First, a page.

Fr. Boulos Wehbe – Christianity in the MENA Region

World Public Forum “Dialogue of Civilizations” (WPF – DC) – Rhodes Forum – 12th Annual Session

September 25–29, 2014

“CHRISTIANITY IN THE MENA REGION” PANEL

Fr. Boulos Wehbe – Moderator

Christianity in the MENA region is as old as Christianity itself. It is there where it was born and it is there where the apostles of Christ established the earliest Christian communities and churches, spreading out after that to the rest of the world. The Book of Acts in the New Testament says that it was in Antioch “where the disciples [of Christ] were called Christians first” (Acts 11:26), and my Patriarch still holds the title of “Patriarch of Antioch and all the East.” Christians have survived and often flourished under Islam, often helping and sharing in fashioning the different facets of its civilization, despite the turmoil and hardships they faced here and there. Continue reading “Fr. Boulos Wehbe – Christianity in the MENA Region”

How Should the Church Respond to the Arab Uprisings – An East European Perspective

Here, as I have promised, a summary of the presentation I made at the annual conference of IMES in Beirut, on the topic How Should the Church Respond to the Arab Uprisings: Challenges & Opportunities within the Emerging Middle East & North Africa (MENA) Region

I have started by saying that I agree with the three points made by Dr Martin Accad in the introduction to the topic. He highlighted the problems of the church in the MENA region under three headings:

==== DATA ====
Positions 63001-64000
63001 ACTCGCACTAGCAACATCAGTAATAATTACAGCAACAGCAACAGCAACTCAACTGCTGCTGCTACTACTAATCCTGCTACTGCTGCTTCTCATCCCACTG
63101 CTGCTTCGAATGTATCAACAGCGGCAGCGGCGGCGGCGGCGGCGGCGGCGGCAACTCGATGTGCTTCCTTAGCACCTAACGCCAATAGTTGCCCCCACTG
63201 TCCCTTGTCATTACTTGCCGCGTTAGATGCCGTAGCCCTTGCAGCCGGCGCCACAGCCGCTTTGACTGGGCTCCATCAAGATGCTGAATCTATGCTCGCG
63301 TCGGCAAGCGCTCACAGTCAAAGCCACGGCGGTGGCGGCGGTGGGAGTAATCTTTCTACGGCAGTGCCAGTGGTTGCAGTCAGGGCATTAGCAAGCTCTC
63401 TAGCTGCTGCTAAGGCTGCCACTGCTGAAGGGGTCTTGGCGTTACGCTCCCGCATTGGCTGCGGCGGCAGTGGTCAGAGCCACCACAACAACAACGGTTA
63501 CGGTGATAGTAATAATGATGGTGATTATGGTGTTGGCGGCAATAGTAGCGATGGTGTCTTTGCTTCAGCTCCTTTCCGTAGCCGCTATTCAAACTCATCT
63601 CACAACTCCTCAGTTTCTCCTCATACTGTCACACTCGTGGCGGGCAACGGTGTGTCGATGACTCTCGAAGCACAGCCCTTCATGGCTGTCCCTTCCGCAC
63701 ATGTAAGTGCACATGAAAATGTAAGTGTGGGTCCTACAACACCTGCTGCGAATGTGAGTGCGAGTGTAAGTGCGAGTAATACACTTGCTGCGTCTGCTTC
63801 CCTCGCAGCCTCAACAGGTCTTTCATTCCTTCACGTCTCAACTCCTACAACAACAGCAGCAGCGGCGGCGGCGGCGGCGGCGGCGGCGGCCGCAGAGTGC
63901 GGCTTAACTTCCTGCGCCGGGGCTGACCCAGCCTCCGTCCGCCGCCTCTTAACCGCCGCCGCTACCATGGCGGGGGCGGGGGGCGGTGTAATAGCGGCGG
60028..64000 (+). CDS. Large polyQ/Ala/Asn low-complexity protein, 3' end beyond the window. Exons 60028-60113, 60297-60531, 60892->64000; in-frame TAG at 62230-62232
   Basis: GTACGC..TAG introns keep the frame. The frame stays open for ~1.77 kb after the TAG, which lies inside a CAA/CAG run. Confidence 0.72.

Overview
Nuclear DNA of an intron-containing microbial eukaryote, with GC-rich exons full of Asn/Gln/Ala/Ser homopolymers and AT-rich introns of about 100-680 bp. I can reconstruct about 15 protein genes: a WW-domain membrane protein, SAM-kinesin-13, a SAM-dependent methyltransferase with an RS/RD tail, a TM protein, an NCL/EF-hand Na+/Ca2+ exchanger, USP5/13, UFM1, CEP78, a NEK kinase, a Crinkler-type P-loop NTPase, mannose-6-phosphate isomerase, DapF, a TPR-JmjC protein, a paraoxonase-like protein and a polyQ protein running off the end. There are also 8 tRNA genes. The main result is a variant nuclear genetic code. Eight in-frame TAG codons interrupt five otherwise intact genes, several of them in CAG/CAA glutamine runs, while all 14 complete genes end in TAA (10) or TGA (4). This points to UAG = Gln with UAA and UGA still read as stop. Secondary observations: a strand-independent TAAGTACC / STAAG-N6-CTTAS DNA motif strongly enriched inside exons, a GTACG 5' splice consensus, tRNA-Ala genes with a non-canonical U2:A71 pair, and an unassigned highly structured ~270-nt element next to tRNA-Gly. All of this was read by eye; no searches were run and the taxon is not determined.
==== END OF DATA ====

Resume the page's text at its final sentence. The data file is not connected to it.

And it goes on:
1. Church siding with power
2. Minority complex
3. Scare of the future
In my presentation of the Arab Spring viewed from an Eastern European perspective, I have covered the following points:
1. I have started with a story. A number of years ago I was in Beirul for a conference of Evangelicals for Middle east Understanding, where a number of Iraqi church leaders spoke enthusiastically about how good and humane is then President Saddam Hussein to the church in Iraq, which reminded me of the way church leaders in communist Romania were praising Ceausescu, the dictatorial leader of the country, for the great religious freedom we/they had . One of the four, the head of the Protestant Church in Iraq at the time, was also a general in Saddam’s army. I have heard that after the war he published in the US a book on Iraq. I am sure his message there was radically different from what I have heard. This illustrates the first problem of the church in MENA as presented by Martin. Continue reading “How Should the Church Respond to the Arab Uprisings – An East European Perspective”